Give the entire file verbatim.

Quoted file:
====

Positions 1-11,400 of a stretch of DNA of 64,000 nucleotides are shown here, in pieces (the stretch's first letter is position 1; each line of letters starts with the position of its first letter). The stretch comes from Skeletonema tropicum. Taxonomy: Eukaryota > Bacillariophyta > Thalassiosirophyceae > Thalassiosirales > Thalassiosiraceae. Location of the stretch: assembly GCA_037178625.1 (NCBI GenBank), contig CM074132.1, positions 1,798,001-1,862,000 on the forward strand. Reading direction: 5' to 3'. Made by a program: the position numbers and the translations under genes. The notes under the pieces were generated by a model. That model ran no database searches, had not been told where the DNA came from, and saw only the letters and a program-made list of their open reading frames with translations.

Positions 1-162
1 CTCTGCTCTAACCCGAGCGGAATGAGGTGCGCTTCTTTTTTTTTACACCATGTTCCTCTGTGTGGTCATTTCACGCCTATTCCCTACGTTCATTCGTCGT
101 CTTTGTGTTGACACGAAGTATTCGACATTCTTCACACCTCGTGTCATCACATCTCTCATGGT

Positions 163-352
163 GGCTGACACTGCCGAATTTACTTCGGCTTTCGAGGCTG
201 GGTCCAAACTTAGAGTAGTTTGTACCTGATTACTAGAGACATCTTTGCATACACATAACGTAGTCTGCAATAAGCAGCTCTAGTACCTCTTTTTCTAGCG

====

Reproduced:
Positions 1-11,400 of a stretch of DNA of 64,000 nucleotides are shown here, in pieces (the stretch's first letter is position 1; each line of letters starts with the position of its first letter). The stretch comes from Skeletonema tropicum. Taxonomy: Eukaryota > Bacillariophyta > Thalassiosirophyceae > Thalassiosirales > Thalassiosiraceae. Location of the stretch: assembly GCA_037178625.1 (NCBI GenBank), contig CM074132.1, positions 1,798,001-1,862,000 on the forward strand. Reading direction: 5' to 3'. Made by a program: the position numbers and the translations under genes. The notes under the pieces were generated by a model. That model ran no database searches, had not been told where the DNA came from, and saw only the letters and a program-made list of their open reading frames with translations.

Positions 1-162
1 CTCTGCTCTAACCCGAGCGGAATGAGGTGCGCTTCTTTTTTTTTACACCATGTTCCTCTGTGTGGTCATTTCACGCCTATTCCCTACGTTCATTCGTCGT
101 CTTTGTGTTGACACGAAGTATTCGACATTCTTCACACCTCGTGTCATCACATCTCTCATGGT

Positions 163-352
163 GGCTGACACTGCCGAATTTACTTCGGCTTTCGAGGCTG
201 GGTCCAAACTTAGAGTAGTTTGTACCTGATTACTAGAGACATCTTTGCATACACATAACGTAGTCTGCAATAAGCAGCTCTAGTACCTCTTTTTCTAGCG